- Animated Color
With the more-or-less-official arrival of the Christmas season after Thanksgiving, locations around the state turn into colorful, twinkling displays of lights. While Temple Square's decorations are one of the most popular holiday destinations—a tradition dating back more than 50 years—Utah becomes home to dozens of places hoping to attract visitors with illumination. But what draws folks, as though they were moths, to these beaming displays?
For Richard Holdman—creator of the Christmas in Color drive-thru light experience—the simple answer comes down to family. A Utah Valley native, Holdman recalls getting in the car and driving to see the Temple Square lights when he was a kid. But he also credits his father's interest in home Christmas decoration with sparking his own ongoing fascination with holiday lights. "My father was always big into Christmas," Holdman says, "[and] would do an elaborate train set. And he really loved Christmas lights. We came from a big family, and we always helped. I hated putting them up, but when they were up, they were awesome."
It wasn't always obvious, though, that this interest would carry over into adulthood. Holdman recalls that, when he had only been recently married, his wife suggested putting up lights. "I thought, 'Uh, I don't know,'" he says. "When I get into doing something, I always go overboard. Either I'm going to do no lights, or a lot of lights."
The "lot of lights" concept only got bigger for Holman in 2005, when he saw a video of someone who had created an elaborate animated home Christmas lights display set to music. For much of the next year, he prepared for his own home arrangement, creating a showpiece set to "Amazing Grace" that became a viral YouTube sensation. "I come from a family of artists," says Holdman, whose own professional background at the time was in IT. "What I loved about animating lights was I loved art and I loved technology, and this was a way to combine them."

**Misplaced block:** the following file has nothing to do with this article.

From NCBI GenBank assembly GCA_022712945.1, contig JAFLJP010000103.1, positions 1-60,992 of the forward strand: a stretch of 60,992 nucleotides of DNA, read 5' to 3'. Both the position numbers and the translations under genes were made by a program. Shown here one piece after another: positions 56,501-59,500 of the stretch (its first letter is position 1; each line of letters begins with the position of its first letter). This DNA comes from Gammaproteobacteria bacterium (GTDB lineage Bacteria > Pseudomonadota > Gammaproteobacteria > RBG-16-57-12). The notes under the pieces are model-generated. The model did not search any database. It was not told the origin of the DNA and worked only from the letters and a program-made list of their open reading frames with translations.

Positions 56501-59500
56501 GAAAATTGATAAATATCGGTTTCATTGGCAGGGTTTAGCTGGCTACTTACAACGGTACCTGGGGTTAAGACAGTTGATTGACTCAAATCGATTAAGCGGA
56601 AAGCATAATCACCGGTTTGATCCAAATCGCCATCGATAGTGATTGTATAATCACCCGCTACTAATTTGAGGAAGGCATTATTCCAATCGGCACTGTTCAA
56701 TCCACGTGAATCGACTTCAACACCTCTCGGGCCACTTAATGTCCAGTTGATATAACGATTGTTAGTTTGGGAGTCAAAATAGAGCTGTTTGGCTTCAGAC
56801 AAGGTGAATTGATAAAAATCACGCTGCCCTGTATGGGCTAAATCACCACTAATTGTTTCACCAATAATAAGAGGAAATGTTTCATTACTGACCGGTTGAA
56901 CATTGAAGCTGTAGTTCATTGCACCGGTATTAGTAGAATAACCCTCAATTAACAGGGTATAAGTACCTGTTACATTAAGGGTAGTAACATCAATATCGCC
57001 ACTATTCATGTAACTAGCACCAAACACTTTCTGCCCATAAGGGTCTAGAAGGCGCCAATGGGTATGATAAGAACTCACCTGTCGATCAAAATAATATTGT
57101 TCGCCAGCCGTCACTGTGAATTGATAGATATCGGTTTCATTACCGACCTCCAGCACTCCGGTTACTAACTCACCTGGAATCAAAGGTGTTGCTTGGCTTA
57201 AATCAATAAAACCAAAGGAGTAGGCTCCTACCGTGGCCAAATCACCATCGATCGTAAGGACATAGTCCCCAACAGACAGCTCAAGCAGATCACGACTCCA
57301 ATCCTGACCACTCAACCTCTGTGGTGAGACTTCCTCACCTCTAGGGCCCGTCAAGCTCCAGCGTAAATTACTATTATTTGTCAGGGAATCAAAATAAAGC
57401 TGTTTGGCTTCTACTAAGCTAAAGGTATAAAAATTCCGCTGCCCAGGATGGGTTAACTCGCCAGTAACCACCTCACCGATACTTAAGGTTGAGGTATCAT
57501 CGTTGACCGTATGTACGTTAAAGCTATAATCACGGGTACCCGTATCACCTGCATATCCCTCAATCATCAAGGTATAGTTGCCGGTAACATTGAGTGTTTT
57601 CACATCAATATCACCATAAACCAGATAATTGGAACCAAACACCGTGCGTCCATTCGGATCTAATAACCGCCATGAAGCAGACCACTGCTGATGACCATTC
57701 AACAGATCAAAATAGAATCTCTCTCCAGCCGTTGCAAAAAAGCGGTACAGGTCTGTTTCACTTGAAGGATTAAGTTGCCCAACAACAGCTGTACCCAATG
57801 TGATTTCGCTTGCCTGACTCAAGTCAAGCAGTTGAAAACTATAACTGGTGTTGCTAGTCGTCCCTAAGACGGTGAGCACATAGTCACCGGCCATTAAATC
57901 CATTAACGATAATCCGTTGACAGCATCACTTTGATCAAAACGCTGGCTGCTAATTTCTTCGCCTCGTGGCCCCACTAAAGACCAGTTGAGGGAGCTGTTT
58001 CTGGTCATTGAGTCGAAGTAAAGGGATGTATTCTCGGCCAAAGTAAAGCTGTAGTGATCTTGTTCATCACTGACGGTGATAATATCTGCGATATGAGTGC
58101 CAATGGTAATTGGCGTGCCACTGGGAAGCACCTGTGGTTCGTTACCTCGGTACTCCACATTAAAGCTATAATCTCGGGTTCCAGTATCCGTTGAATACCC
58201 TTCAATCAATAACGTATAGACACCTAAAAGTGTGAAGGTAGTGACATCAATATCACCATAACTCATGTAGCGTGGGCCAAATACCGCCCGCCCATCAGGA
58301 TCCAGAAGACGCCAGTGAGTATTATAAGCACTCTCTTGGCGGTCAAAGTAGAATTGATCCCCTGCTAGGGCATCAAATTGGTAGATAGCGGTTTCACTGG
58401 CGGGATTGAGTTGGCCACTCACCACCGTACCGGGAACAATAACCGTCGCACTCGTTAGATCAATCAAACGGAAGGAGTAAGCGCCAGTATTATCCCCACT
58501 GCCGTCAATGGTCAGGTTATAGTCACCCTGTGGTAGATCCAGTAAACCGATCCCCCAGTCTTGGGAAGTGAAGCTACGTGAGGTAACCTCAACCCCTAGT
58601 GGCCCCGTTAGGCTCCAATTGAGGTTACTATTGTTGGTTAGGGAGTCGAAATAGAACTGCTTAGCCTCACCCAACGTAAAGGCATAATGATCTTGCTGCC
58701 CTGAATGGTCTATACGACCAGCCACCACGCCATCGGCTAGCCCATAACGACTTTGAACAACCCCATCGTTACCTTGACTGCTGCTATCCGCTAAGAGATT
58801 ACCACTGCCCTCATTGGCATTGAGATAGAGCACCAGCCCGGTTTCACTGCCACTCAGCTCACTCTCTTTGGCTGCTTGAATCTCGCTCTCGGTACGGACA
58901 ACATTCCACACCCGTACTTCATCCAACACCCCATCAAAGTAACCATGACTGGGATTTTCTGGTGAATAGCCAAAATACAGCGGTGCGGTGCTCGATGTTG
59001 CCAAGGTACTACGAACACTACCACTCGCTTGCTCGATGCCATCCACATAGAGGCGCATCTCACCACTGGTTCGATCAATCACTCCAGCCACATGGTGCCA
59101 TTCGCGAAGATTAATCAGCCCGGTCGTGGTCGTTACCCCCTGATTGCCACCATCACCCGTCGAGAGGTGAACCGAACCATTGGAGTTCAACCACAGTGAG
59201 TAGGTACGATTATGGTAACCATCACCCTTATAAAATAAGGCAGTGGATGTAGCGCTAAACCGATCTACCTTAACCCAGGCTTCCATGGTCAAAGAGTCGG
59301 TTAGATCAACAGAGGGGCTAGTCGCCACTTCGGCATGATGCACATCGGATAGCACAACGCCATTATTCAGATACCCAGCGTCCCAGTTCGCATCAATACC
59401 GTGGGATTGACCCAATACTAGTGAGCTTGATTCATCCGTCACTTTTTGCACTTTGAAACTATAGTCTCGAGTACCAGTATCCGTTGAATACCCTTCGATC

Inquiries about his work after his videos hit the internet have since turned his hobby into a full-time job, including creating displays in Moscow, South Korea and South America. Now in its third year, Christmas in Color has two Utah locations—Provo and South Jordan—for visitors to tour through acres of lights, all accompanied by holiday music played on the car's radio. "Everybody's seen Christmas lights throughout their life," Holdman says. "What really impresses people is a lot of Christmas lights. And when you bring an element of animation into it, they're doing something people have never seen."
- Courtesy Hogle Zoo
- Hogle Zoo’s ZooLights
Yet Holdman also recognizes that reminding people of what they have seen is a big part of the experience, which is why he doesn't change the display much from year to year. "One thing I found out is, people like traditions," he says. "Christmas is a very traditional thing. I'd do new music, and people would say, 'Oh, I really liked the music last year.'"
The appeal of tradition is also clear to Erica Hansen, community outreach coordinator for Hogle Zoo. Now in its 11th year, the zoo's annual holiday ZooLights have already become something of a tradition—although Hansen notes that part of ZooLights' origin was the inaccessibility of another local tradition.
"City Creek was under construction," Hansen says, "so a lot of downtown holiday stuff was a little harder to get to. Attendance for us is a pretty hard and fast bell curve [focused on the summer months], so we try to get people to come other times of the year. It was time to dip our toe in the water, but we were overwhelmed by the response."
The zoo's light display includes both stationary lights and animated features like animals, plus additional family-friendly attractions like a fire pit for making s'mores. Hansen says it's important for the event to remain affordable, as part of the zoo's "gift back to the community," and notes that an event of this kind becomes part of memorable moments shared by families.
"I really think that, in this market, it's about time with family, creating Christmas traditions and memories," Hansen says. "We all grew up going to see lights, and you want to share that with your kids."
That generation-to-generation connection is certainly one Holdman recognizes as well. "We hope to become a tradition for people," he says. "That's what it's all about, is making memories. The reason why we have traditions is you experience all these good times, and when you re-experience it, it brings back all those memories from previous years."